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Thursday, 29 November 2012 11:21

Intel updates its CPU roadmap

Written by Nick Farrell



Upgrades entry-level Pentiums

Chipzilla will upgrade its entry-level desktop Pentium and Celeron product lines in the first quarter of 2013. The move has been revealed in an updated roadmap found by Digitimes.

It appears that in the first quarter, Intel will launch Ivy Bridge-based 22nm Pentium G2130, G2020 and G2020T and Celeron G1620, G1610 and G1610T processors, while its existing Sandy Bridge-based 32nm Pentium G870, G645 and G645T as well as Celeron G555, G550 and G550T will be phased out of the market. Intel wants no more orders for the Core i7-2700K, Core i5-3450, Core i5-2310, Core i3-2105 and Pentium G440 by the end of 2012.

Intel is set to release several Ivy Bridge-based dual-core processors for notebooks including Core i7-3687, Core i5-3437U, Celeron 1037U, 1007U, 1020M and 1000M in first-quarter 2013. This will set things up for the release its Haswell-based processors in the third quarter. Single-core Celeron processors including the Celeron 807 and B730 will be chopped this year. Sandy Bridge-based 32nm processors currently still account for 60 per cent of desktop shipments, while Ivy Bridge-based 22nm processors account for 34 per cent.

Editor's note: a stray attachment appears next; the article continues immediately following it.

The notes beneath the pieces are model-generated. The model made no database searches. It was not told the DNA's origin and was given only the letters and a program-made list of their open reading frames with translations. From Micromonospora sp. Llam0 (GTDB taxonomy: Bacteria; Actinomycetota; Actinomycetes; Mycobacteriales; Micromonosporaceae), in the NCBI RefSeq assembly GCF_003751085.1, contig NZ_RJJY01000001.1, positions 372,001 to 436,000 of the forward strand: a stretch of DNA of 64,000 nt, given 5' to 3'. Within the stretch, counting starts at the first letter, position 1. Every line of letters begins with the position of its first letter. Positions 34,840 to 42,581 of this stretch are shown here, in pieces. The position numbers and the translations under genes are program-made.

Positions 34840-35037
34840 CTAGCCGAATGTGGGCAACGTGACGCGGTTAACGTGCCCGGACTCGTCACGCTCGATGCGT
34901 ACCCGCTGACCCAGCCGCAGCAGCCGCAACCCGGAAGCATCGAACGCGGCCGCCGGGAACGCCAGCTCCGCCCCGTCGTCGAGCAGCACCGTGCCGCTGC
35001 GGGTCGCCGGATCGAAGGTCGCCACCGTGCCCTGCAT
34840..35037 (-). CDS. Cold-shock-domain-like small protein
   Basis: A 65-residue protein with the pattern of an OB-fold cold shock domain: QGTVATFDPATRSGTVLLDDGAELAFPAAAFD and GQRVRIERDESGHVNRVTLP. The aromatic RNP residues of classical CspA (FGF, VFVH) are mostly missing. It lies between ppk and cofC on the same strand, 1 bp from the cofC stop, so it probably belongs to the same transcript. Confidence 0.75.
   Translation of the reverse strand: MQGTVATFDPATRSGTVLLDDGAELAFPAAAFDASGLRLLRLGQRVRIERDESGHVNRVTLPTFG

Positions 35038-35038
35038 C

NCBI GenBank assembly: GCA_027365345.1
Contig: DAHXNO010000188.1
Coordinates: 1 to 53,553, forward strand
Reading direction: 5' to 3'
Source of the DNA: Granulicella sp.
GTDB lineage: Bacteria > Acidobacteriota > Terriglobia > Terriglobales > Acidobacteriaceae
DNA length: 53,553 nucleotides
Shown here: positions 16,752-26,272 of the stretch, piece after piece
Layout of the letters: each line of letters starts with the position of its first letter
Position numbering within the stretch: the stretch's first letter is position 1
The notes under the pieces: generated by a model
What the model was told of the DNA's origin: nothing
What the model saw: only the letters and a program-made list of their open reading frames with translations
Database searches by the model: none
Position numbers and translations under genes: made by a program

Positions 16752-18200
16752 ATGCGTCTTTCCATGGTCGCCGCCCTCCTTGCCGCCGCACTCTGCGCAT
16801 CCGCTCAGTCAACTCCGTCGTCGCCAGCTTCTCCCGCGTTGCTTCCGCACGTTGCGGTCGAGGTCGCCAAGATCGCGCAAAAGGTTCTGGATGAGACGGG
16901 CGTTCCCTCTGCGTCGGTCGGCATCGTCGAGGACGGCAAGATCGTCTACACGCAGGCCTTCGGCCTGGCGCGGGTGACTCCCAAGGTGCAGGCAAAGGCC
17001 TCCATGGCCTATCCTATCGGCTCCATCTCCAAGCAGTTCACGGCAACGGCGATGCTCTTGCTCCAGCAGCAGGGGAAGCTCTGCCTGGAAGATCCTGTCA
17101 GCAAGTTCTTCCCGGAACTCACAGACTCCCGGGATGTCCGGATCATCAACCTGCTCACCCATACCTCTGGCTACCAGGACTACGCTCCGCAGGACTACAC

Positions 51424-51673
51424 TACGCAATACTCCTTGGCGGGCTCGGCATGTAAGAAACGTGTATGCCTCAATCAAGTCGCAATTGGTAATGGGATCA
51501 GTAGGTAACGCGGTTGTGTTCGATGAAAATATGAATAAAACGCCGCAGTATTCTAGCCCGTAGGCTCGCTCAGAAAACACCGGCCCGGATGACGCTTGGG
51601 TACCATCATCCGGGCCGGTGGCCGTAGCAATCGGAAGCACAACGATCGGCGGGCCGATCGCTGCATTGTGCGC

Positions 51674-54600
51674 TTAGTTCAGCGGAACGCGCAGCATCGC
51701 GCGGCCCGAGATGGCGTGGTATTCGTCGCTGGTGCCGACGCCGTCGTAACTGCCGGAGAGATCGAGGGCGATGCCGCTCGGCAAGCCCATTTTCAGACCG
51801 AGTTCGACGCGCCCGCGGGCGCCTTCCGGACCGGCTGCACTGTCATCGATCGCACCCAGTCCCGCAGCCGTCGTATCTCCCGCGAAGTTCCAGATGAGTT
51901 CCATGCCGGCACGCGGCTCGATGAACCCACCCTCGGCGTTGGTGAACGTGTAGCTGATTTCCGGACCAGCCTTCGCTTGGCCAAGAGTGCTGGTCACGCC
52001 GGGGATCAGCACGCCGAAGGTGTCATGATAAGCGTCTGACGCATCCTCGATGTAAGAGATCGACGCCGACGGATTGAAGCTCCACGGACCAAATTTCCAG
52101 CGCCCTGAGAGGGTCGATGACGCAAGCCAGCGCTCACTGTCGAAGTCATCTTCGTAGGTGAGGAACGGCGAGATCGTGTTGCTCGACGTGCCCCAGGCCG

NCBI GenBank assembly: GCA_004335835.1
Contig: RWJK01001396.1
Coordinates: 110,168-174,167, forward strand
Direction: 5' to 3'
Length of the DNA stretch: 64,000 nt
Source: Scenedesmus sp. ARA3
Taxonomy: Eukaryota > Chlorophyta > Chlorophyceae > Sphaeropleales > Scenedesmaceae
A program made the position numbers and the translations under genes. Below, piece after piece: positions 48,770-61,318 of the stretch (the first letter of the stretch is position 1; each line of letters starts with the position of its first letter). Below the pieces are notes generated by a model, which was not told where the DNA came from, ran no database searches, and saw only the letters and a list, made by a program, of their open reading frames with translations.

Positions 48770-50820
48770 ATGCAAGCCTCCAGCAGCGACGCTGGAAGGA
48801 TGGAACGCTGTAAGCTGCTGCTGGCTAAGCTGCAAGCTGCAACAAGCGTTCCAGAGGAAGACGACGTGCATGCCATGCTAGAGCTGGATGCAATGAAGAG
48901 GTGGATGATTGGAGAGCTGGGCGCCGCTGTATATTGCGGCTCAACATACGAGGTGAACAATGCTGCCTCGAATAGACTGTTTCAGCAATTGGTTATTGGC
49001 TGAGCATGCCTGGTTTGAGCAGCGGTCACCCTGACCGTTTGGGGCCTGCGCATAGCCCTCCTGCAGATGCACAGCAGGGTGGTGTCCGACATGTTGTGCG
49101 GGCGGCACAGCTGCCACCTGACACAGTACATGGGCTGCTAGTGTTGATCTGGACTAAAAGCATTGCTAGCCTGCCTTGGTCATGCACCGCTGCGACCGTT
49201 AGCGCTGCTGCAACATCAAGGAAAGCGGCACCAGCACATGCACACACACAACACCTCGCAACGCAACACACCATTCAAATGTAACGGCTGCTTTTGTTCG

Atom should make up four per cent of shipments and Sandy Bridge E series 2 per cent, the roadmap said. This will change in the first half of 2013, with the launch of the new Pentium and Celeron processors. When this happens Ivy Bridge-based processors' proportion will rise to 75-78 per cent, Sandy Bridge and Atom will together have less than 20 per cent and Haswell, which is set to launch in the second quarter of 2013, will have 4 per cent.

Ivy Bridge E, Sandy Bridge E and Sandy Bridge-based processors will together account for 4 per cent by the middle of the year, Atom will stay at 4 per cent while Haswell will have 20 per cent. Ivy Bridge-based products still the mainstream processor in the market.

It looks like Chipzilla will announce 20nm 530 series MLC SSDs in the first quarter of 2013.

More here.

Nick Farrell

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